North Carolina’s Biotechnology Center will be touting growth in the state’s life science industry this week at the BIO conference in San Francisco.

Among the highlights: At least 12 new or expansion projects with stated commitments totaling well over $2 billion over the past year by companies not headquartered in the U.S. – or “offshore” firms, as the Center calls them. The data was reported Monday as the BIO event opened a four-day run, drawing some 15,000 people from around the world.

The state – especially the Triangle region – is one of the nation’s largest biotech industry hubs with 71 companies from around the world operating in North Carolina, according to Biotech Center data.

“The companies employ more than 17,000 people in the state, where they have made capital investments totaling well over $2.5 billion in the past five years alone,” the Biotech Center reported Monday.

In all, North Carolina is home to some 600 life science-related companies generating more than $73 billion in economic output and employing some 63,000 people.

A snapshot of the state’s life science sector reflects the breadth of its scope:

  • 600-plus life-science companies
  • 363 research and development
  • 128 contract research and testing
  • 105 production and manufacturing
  • 9 others

And they represent a broad mix of industries, such as plant and animal agriculture, biofuels, therapeutics, diagnostics, devices, specialty chemicals, clinical research and testing.

Specialization include:

  • Drug development
  • Contract research and testing
  • Agricultural R&D, feedstock and specialty chemicals
  • Bioscience distribution
  • Medical devices

2015-2016 projects

Recent expansions and new developments as cited by the Biotech Center include:

  • Novo Nordisk Pharmaceutical Industries, based in Bagsvaerd, Denmark, began building a $1.8 billion production facility for diabetes medicines at its Clayton site that will create 700 high-paying jobs. With a footprint of about seven football fields, the expansion is reported to be the single largest manufacturing investment in North Carolina history.
  • Aurobindo Pharma, based in Hyderabad, India, will invest $31.7 million to establish a new U.S. headquarters in Durham that will bring 275 new R&D and pharmaceutical manufacturing jobs.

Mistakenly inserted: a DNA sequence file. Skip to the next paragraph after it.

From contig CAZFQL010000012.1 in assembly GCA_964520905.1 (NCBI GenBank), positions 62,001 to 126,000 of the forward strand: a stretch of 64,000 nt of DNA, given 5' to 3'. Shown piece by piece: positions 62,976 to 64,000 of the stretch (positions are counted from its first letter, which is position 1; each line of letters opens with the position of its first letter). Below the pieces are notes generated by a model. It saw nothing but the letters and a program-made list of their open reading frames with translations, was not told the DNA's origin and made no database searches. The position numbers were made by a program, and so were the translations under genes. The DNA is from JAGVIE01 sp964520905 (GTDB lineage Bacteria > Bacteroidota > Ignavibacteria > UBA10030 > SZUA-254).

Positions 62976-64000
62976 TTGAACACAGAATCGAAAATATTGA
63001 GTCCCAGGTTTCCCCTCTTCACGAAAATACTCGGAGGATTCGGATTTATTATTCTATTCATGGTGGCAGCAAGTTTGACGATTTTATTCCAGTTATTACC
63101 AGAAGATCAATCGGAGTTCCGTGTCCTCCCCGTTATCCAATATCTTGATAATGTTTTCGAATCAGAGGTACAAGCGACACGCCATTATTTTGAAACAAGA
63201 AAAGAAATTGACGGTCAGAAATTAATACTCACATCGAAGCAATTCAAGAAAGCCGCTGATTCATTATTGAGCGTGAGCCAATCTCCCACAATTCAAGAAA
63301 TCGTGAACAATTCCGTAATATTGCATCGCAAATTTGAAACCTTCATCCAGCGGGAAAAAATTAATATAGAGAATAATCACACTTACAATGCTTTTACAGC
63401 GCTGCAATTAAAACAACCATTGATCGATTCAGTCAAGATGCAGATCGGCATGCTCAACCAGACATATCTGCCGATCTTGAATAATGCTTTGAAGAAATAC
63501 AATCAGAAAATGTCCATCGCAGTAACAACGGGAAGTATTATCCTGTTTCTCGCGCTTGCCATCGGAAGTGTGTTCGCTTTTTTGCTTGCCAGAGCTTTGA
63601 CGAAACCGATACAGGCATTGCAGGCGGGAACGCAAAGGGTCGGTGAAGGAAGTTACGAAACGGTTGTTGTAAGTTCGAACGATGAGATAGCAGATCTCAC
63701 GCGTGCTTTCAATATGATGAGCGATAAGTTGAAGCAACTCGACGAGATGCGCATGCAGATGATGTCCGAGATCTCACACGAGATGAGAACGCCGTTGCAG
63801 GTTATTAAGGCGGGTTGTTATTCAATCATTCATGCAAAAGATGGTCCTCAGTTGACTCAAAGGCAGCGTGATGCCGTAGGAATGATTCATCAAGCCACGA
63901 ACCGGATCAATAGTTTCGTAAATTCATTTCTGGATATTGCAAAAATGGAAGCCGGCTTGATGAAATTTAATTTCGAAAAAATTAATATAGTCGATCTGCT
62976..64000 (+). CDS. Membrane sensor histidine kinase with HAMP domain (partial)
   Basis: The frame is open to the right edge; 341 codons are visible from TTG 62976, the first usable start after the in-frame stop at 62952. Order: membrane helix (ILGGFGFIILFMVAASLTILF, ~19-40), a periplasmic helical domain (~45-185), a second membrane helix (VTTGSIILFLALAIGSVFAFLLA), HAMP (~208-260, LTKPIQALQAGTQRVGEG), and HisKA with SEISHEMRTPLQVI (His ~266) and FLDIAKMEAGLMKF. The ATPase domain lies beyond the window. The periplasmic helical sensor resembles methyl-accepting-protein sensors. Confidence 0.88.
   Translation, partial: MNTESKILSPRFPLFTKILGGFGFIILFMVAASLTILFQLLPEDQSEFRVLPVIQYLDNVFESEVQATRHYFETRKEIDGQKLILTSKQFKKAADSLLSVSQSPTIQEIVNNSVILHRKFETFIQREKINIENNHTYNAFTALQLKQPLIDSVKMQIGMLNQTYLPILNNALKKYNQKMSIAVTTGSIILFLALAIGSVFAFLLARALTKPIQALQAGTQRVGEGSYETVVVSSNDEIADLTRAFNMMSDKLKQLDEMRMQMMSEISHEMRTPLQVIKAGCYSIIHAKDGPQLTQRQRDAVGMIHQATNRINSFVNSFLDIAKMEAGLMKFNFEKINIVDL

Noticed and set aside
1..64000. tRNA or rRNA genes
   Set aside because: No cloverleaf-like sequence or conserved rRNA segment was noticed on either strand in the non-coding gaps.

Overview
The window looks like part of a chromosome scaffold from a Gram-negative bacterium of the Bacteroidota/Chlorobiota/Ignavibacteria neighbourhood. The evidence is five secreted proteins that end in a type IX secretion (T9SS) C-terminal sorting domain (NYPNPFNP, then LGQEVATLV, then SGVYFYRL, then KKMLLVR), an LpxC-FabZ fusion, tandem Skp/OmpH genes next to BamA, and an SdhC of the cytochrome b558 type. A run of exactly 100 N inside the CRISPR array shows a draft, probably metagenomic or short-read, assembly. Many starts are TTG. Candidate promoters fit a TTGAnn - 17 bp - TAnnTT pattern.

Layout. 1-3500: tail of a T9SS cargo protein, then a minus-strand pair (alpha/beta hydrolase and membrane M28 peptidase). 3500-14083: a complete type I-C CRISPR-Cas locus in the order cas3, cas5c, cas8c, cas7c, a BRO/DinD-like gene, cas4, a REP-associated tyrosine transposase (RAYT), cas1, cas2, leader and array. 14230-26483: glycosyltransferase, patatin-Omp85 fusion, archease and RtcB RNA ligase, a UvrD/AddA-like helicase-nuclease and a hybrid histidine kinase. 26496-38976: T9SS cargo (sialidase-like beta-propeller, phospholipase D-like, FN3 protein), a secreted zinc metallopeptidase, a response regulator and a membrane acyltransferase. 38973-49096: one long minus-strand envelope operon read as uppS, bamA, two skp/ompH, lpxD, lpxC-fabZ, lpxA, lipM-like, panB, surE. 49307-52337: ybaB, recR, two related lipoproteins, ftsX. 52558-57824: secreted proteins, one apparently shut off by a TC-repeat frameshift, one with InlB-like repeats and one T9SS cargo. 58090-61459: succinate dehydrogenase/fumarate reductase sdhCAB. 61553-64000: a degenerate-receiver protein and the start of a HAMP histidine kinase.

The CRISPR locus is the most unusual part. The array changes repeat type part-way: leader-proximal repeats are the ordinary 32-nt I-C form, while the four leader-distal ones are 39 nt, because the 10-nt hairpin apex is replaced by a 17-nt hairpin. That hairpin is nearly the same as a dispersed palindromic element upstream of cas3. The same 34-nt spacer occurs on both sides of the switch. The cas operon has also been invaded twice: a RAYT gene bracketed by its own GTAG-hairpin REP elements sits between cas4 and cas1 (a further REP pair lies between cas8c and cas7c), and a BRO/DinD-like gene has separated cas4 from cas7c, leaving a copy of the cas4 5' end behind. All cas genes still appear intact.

• Grifols, based in Barcelona, Spain, will invest $210 million to build two new facilities at its Clayton campus for the production of blood-derived therapeutics.
  • FUJIFILM Diosynth Biotechnologies, a contract manufacturing unit of FUJIFILM Holdings Corp. of Tokyo, opened a 62,000-square-foot facility in Morrisville for bioprocess R&D.
  • Premier Research, a global contract research organization based in Wokingham, England, will create 260 high-paying jobs and build a $4.1 million operations center in Research Triangle Park over the next five years.
  • Mayne Pharma, based in Melbourne, Australia, announced a $65 million expansion of its contract development and manufacturing campus in Greenville, creating 110 new jobs.
  • Bayer Crop Science, a division of Bayer AG, based in Leverkusen, Germany, finished a $33 million office renovation and broke ground for a $34 million research greenhouse at its North American and global seeds headquarters in Research Triangle Park.
  • Xellia Pharmaceuticals, based in Copenhagen, Denmark, will expand its drug-manufacturing site in Raleigh and relocate its North American headquarters to Raleigh from Grayslake, Ill.
  • Raumedic, based in Helmbrechts, Germany, opened a $27 million development and production facility in Mills River to make plastic and rubber components for the medical and pharmaceutical industries.
  • Almac Group, a global contract research organization based in Craigavon, Northern Ireland, opened a 150,000-square-foot development facility for companion diagnostics in Durham, adjacent to its 300-employee Clinical Services operation.
  • Arbiom, a producer of bio-based chemicals and fuels from renewable biomass, was formed from the combination of Biomethodes of Evry, France, and OptaFuel of Norton, Va., and is establishing a new R&D center in Research Triangle Park.
  • MedPharm, based in Guildford, England, created a new U.S. subsidiary, MP Pharma Services, in Research Triangle Park to provide performance testing of topical and transdermal drug formulations and other contract services.

Why locate in North Carolina?

The international, or “offshore” companies, cite numerous reasons for locating in the state, according to the Biotech Center.

Reasons include:

  • Proximity to major research universities and the world’s largest planne innovation park, Research Triangle Park
  • A highly educated workforce
  • Sophisticated training programs in biomanufacturing
  • Long-term state investments in bioscience development
  • A favorable business environment, ranked second nationally in 2015, according to Site Selection magazine’s annual ranking of the states
  • A location central to America’s populous East Coast market
  • Shorter flights to and from Europe, compared to the West Coast
  • Excellent quality of life with a reasonable cost of living, a temperate climate with four seasons, and proximity to mountains and beaches.

Read more about the BIO convention at:

For more about the life science industry in North Carolina, see: